Despite work by local and international NGOs, Italy remains a thriving destination for sex trafficking and a majority of the victims are Nigerian women.
According to the International Organization for Migration (IOM), there has been a “huge increase” in the number of Nigerian women arriving in Italy by boat from Libya. Carlotta Santarossa, counter-trafficking project manager at IOM says a majority of the arriving women are “victims of trafficking and are likely to end up exploited in Italy or other European countries.”
In the last three years, there’s been an almost ten-fold increase in the number of Nigerian women registered at landing points in Sicily.
The rapidly increasing arrivals, Santarossa says, pose a major problem as Italy cannot provide them “with services they need.” IOM estimates 80% of Nigerian women arrivals in Sicily were trafficked and will be forced into prostitution in Italy where a working model for sex trafficking already exists.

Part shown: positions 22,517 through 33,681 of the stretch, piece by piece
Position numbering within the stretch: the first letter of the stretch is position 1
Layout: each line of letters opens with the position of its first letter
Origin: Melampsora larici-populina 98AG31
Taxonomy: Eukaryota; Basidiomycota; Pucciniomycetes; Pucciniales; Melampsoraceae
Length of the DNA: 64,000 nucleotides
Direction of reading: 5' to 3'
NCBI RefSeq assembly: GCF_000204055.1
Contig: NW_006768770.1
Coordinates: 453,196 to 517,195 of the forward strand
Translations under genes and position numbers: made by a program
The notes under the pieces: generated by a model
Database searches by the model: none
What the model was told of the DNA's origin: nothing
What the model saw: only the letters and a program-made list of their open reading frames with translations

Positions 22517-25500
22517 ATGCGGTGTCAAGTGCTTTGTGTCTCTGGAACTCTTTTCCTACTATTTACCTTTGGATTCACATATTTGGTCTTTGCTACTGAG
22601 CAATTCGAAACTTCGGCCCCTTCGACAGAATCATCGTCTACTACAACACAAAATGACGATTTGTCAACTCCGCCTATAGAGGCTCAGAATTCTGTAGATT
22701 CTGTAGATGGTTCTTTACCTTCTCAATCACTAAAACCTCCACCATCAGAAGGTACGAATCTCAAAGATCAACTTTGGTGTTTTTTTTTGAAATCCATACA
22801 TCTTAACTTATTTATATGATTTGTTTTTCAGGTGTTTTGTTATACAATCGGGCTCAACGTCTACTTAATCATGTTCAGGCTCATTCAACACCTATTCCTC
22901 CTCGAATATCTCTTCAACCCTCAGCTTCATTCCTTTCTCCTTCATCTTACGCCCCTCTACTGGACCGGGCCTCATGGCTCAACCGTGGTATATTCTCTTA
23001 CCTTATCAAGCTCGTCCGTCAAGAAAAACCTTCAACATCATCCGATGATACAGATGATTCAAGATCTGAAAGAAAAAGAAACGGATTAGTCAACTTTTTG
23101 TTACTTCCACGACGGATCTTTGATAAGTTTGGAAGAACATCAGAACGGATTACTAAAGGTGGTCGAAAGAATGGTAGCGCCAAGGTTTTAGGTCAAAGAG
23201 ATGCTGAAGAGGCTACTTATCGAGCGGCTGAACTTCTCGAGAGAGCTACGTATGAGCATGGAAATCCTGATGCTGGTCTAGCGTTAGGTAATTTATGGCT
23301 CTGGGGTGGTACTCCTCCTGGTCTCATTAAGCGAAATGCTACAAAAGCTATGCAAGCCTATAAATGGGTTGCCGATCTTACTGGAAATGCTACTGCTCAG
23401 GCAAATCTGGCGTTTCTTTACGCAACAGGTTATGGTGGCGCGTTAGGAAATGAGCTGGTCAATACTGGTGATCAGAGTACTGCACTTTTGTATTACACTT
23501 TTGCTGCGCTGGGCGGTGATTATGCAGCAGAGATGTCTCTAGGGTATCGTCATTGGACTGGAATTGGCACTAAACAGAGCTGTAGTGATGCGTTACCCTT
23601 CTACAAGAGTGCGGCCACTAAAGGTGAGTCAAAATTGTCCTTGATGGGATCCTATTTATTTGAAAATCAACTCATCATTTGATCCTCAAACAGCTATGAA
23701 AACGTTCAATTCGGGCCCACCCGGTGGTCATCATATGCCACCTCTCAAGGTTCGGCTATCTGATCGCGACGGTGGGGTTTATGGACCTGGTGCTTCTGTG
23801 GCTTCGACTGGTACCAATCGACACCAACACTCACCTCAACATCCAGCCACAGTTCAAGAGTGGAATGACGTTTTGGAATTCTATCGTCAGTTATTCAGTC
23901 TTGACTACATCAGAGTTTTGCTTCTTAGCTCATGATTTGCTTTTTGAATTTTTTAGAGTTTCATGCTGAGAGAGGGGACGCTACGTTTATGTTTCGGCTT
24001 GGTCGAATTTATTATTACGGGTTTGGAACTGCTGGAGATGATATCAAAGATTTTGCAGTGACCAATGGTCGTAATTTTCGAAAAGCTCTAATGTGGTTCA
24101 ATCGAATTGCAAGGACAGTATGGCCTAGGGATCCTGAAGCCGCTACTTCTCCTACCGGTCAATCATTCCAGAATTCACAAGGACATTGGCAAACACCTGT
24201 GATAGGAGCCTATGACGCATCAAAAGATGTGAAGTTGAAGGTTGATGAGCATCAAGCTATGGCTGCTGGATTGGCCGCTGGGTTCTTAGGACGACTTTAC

Over the past year, there’s been an uptick in organized crime activities of Nigerian gangs in Sicily where they have operated albeit under a fragile peace pact with the local mob. Given the Sicilian Cosa Nostra Mafia’s preference not to deal in prostitution, much of Nigerian gangs’ illicit trade is rooted in trafficking sex workers.
In general, there’s been an increase in Nigerian arrivals in Italy via sea. In 2016, for the first time, Nigeria surpassed Eritrea as the largest national group for migrants accounting for 37,500 of the 180,000 migrant arrivals in Italy by sea. The uptick in Nigerian migrants is linked to the country’s economic woes. Battered by falling earnings and exports, Africa’s largest economy ended 2016 on course for a full year of negative growth with already-high unemployment figures inevitably climbing.
But Italy will likely not turn out to be proverbial greener pastures either as, given the increased arrivals, law enforcement and other key services are strained. “If there are 11,000 women arriving in one year, there is simply no way of providing them with any help or security,” Flavio Di Giacomo, an IOM spokesperson in Italy says. “There is nothing we can do to help them.”
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